Statistics/Probability: How Do Computers Work With Chances and Lots of Numbers?

Statistical likelihood and probability is difficult for us to wrap our minds around, mostly because it deals with numerical values (which represent a certainty) applied to future possibilities (which represent an uncertainty).

Birthday Paradox

One example of unintuitive statistical projects is the birthday paradox:

  • What is the likelihood that X number of people will share the same birthday?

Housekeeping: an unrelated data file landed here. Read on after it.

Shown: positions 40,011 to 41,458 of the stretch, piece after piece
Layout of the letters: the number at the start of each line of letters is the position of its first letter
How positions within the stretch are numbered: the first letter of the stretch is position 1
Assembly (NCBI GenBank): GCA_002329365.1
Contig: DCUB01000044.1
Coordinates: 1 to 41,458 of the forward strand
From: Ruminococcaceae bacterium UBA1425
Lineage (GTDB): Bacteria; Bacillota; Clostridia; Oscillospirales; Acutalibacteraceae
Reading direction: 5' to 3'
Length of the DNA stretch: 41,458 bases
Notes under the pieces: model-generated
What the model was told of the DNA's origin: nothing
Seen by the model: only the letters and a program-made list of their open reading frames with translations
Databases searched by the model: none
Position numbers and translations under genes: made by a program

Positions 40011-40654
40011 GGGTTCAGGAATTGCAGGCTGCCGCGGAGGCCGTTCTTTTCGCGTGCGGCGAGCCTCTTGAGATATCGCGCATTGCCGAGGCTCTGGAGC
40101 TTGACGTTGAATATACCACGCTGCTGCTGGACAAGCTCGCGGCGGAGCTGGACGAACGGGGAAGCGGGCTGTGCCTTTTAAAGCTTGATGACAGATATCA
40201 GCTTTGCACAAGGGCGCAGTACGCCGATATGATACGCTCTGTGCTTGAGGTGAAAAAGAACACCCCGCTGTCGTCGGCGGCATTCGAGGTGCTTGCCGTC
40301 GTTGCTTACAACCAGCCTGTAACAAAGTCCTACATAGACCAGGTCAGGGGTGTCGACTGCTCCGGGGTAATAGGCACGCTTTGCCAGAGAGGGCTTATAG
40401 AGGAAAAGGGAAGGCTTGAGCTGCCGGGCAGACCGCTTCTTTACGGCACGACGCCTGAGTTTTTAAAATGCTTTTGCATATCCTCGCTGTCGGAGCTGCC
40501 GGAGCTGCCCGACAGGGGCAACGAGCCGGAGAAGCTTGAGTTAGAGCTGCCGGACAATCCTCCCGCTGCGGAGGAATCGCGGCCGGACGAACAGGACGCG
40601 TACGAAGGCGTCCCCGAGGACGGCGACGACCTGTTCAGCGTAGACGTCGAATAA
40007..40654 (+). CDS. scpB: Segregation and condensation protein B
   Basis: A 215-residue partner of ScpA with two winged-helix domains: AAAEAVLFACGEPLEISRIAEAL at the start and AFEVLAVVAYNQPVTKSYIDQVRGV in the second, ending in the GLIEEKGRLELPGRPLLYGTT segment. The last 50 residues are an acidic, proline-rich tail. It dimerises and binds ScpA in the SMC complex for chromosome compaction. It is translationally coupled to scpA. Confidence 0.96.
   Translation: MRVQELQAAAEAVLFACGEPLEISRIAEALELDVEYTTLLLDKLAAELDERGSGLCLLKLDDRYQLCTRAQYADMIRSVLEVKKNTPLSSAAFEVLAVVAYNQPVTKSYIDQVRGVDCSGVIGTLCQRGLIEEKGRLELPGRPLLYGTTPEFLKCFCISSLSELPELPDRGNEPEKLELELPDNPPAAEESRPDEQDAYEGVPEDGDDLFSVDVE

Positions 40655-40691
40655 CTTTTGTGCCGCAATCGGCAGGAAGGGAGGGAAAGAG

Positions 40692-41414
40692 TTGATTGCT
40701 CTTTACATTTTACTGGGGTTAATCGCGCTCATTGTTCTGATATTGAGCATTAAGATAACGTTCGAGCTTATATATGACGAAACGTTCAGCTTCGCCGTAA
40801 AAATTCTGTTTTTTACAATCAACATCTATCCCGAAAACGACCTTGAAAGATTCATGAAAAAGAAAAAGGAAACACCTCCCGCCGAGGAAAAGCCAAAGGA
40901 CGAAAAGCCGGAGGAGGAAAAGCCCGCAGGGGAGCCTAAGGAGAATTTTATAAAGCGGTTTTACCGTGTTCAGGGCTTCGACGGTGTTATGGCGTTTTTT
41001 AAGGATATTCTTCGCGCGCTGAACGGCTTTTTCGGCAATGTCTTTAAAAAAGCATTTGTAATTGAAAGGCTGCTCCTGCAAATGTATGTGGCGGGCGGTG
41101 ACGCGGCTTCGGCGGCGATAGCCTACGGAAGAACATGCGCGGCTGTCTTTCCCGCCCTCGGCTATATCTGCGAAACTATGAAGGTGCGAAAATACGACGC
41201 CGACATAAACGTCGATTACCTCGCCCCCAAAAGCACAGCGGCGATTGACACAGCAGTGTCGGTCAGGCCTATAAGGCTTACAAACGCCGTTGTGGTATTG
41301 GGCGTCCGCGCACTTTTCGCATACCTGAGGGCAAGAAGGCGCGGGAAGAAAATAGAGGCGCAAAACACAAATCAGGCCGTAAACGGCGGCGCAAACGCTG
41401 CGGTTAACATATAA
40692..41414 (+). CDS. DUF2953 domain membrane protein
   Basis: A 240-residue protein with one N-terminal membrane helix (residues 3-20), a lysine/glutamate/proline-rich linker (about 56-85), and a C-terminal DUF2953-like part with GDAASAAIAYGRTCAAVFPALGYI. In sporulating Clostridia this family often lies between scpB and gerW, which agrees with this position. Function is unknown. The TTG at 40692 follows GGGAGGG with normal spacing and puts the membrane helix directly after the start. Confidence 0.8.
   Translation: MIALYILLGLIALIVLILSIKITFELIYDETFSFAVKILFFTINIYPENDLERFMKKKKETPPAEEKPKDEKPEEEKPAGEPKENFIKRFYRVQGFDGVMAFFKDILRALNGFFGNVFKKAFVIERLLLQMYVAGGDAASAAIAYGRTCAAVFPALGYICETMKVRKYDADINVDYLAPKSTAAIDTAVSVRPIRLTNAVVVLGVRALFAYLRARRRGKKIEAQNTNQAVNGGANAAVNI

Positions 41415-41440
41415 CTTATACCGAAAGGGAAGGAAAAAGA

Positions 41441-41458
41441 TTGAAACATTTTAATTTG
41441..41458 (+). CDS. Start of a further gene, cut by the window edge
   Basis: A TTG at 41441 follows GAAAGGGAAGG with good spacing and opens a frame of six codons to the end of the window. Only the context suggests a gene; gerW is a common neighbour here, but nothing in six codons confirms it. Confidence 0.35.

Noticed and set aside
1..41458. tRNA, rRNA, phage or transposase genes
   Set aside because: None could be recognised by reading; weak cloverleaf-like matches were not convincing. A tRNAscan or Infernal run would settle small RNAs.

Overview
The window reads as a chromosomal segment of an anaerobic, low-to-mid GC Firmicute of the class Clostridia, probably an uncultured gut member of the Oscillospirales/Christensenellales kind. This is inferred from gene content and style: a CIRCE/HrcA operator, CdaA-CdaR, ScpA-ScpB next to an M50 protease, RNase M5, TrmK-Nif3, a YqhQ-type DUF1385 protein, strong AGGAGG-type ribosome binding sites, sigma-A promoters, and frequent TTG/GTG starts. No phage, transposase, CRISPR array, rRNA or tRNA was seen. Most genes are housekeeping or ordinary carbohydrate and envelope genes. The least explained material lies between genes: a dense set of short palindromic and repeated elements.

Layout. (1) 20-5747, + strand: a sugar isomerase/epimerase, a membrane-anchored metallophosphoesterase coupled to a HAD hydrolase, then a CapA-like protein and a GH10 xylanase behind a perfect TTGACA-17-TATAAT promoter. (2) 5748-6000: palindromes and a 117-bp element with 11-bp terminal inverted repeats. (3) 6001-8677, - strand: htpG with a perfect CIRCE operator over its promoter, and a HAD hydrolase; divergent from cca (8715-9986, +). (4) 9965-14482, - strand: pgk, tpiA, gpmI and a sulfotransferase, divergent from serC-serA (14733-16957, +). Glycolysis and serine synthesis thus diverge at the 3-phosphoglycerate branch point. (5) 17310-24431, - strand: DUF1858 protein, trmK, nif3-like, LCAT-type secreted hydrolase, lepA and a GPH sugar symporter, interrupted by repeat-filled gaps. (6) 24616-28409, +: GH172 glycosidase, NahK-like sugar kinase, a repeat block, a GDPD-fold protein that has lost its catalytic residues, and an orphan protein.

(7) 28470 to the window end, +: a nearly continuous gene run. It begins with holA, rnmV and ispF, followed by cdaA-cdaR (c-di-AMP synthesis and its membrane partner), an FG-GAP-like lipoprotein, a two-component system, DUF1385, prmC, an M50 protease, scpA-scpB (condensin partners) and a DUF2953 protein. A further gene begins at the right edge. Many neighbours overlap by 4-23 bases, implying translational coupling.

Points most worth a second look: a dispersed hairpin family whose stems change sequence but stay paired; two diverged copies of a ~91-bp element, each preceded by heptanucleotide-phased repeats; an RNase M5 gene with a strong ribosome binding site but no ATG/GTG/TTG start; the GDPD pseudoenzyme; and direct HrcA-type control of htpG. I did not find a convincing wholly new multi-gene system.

As much as it seems to be 1 in 365, the number pushes past 50% after 23 people.

The reason is relatively straightforward:

  1. Instead of looking at the number of birthdays, look at the number of individuals who have to pair with another.
  2. This means 23 x 22 / 2, which becomes 253.
  3. 253 possibilities is over half the number of days in a year (182.5).

Or, to look at it another way, Person 1 must compare their birthday with Person 2, 3, …, X, then Person 2 does the same with Person 3, 4, …, X, and so on.

This has far-reaching computer cryptographic implications with respect to hash versus block size.